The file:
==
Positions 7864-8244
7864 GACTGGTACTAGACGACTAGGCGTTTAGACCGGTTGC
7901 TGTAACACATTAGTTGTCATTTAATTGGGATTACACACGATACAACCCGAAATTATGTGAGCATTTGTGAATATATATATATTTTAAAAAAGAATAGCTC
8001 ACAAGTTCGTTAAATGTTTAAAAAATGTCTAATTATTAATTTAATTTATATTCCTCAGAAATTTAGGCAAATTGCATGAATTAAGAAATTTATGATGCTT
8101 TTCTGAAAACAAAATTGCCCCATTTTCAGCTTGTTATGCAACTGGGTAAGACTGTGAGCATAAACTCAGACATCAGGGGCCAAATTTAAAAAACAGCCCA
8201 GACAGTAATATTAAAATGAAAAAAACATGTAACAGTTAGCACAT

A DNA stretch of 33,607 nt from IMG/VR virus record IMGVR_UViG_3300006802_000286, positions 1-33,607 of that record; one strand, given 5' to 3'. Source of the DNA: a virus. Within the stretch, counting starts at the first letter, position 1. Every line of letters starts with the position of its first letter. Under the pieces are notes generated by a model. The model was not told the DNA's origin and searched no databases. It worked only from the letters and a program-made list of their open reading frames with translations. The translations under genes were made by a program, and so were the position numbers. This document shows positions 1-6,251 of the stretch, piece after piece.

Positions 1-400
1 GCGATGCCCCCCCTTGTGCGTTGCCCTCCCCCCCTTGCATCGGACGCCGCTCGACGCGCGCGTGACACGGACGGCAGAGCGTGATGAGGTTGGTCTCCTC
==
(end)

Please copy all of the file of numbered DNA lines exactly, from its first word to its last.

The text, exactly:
Positions 7864-8244
7864 GACTGGTACTAGACGACTAGGCGTTTAGACCGGTTGC
7901 TGTAACACATTAGTTGTCATTTAATTGGGATTACACACGATACAACCCGAAATTATGTGAGCATTTGTGAATATATATATATTTTAAAAAAGAATAGCTC
8001 ACAAGTTCGTTAAATGTTTAAAAAATGTCTAATTATTAATTTAATTTATATTCCTCAGAAATTTAGGCAAATTGCATGAATTAAGAAATTTATGATGCTT
8101 TTCTGAAAACAAAATTGCCCCATTTTCAGCTTGTTATGCAACTGGGTAAGACTGTGAGCATAAACTCAGACATCAGGGGCCAAATTTAAAAAACAGCCCA
8201 GACAGTAATATTAAAATGAAAAAAACATGTAACAGTTAGCACAT

A DNA stretch of 33,607 nt from IMG/VR virus record IMGVR_UViG_3300006802_000286, positions 1-33,607 of that record; one strand, given 5' to 3'. Source of the DNA: a virus. Within the stretch, counting starts at the first letter, position 1. Every line of letters starts with the position of its first letter. Under the pieces are notes generated by a model. The model was not told the DNA's origin and searched no databases. It worked only from the letters and a program-made list of their open reading frames with translations. The translations under genes were made by a program, and so were the position numbers. This document shows positions 1-6,251 of the stretch, piece after piece.

Positions 1-400
1 GCGATGCCCCCCCTTGTGCGTTGCCCTCCCCCCCTTGCATCGGACGCCGCTCGACGCGCGCGTGACACGGACGGCAGAGCGTGATGAGGTTGGTCTCCTC